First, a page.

As the COVID-19 pandemic spreads around the world, China has outlawed the hunting and consumption of all terrestrial wild animals. The ban is based on the theory that the virus spread from an animal species – most likely a pangolin or bat – to people in a market in Wuhan. If a wildlife hunting ban were adopted worldwide, millions of people, often Indigenous or rural, who depend on wild meat for their dietary protein, fat and micronutrients, would face the risk of malnutrition. Wet markets in cities, wildlife trafficking and trade should be stopped, but instead of demonizing bats, primates, pangolins and other mammals, it is important to consider that dietary options in urban settings are generally much more diverse than for subsistence hunters living in forested areas. Where no alternative source of protein exists, people should be allowed to continue consuming wild meat, but it should be banned in locations where alternative sources of protein exist. CIFOR works with partners to understand the implications of the interactions between wild animals, humans and forested landscapes. Such diseases as COVID-19 and Ebola, which are transmitted from animals to humans and then from person to person, are exacerbated by deforestation and forest degradation.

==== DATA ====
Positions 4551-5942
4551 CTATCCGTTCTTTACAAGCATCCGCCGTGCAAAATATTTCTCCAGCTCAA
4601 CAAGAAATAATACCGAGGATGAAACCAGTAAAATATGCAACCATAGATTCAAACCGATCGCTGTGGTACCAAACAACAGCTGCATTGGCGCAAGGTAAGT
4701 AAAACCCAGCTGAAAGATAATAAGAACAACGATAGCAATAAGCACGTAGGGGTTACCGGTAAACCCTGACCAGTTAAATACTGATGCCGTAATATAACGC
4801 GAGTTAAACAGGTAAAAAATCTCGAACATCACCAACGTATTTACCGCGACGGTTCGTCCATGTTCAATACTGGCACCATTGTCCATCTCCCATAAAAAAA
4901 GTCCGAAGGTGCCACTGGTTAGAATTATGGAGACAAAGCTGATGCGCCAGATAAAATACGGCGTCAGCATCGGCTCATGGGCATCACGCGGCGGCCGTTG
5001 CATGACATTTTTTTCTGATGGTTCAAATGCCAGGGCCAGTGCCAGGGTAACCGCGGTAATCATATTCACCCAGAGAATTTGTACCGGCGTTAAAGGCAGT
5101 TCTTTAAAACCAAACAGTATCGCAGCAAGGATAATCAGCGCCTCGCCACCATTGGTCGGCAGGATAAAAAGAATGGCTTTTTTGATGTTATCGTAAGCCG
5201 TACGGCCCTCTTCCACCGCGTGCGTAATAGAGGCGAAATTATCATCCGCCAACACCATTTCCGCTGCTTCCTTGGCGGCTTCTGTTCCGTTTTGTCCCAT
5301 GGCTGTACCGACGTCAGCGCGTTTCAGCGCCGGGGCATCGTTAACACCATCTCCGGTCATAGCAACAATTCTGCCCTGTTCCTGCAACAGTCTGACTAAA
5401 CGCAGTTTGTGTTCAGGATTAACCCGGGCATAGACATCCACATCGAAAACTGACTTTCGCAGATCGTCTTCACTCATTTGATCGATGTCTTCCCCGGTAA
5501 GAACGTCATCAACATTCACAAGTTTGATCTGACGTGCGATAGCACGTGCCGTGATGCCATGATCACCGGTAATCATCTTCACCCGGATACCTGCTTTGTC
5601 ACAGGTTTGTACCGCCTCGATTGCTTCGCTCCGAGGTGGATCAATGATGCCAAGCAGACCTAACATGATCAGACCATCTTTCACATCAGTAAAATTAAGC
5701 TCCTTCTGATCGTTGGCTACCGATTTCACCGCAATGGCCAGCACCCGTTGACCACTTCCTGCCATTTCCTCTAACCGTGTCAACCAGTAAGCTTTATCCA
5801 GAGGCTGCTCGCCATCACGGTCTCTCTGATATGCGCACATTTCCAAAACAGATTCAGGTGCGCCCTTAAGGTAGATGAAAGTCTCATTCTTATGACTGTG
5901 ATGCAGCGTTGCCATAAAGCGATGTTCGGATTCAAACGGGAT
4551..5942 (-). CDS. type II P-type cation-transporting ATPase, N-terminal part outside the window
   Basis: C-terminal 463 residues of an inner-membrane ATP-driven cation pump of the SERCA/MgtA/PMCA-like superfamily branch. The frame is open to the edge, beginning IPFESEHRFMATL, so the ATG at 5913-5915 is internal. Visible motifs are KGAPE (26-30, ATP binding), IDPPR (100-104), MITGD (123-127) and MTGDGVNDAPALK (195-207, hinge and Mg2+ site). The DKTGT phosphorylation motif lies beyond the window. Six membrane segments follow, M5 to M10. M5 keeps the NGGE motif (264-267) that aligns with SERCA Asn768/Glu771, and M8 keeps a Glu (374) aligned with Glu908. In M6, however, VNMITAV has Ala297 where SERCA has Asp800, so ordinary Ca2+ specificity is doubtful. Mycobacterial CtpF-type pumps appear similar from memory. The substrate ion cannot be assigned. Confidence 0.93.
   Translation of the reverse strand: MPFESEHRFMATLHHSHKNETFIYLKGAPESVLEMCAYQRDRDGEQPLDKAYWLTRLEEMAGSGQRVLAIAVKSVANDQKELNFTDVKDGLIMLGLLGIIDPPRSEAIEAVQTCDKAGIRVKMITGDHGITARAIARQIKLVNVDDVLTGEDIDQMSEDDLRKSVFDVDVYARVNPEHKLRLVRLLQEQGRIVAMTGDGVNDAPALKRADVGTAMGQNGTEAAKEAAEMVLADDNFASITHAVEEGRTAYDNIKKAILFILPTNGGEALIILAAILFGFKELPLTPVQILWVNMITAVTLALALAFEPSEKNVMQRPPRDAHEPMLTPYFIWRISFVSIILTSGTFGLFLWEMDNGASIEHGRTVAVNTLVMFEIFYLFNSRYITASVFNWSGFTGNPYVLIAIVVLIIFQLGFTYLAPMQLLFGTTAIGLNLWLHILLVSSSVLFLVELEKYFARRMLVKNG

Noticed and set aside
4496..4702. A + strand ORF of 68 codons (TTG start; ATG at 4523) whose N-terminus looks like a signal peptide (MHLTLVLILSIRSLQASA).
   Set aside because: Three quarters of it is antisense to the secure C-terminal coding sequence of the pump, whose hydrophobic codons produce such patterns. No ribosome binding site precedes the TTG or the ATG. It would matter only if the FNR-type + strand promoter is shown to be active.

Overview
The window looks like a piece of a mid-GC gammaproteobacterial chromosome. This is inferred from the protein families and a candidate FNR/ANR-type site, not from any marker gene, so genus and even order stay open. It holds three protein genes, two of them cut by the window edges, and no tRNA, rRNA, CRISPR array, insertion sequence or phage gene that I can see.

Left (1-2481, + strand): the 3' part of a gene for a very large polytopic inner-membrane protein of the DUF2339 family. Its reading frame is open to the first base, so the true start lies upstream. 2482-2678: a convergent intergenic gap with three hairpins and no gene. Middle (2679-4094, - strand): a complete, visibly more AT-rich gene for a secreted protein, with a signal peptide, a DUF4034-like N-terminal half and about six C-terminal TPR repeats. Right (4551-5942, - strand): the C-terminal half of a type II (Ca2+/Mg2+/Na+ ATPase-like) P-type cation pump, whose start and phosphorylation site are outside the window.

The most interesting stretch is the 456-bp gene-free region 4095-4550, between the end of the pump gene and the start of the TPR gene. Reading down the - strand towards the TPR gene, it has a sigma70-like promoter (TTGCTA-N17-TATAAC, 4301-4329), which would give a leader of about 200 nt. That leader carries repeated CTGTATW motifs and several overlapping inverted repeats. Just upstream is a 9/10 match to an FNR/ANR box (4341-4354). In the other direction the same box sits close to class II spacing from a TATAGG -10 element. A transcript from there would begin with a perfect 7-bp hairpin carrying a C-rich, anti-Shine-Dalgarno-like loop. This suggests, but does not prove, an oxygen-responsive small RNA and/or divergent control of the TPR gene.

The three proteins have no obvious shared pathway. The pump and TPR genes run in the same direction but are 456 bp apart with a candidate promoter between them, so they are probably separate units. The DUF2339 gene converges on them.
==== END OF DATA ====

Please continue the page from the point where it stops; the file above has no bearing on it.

- The proximal origin of SARS-CoV-2
- Coronavirus COVID-19 Global Cases
- Wildlife and protected area management
- Centers for Disease Control and Prevention: Zoonotic Diseases
- On the Chinese government’s decision prohibiting some trade and consumption of wild animals
- COVID-19 wild meat ban deprives forest dwellers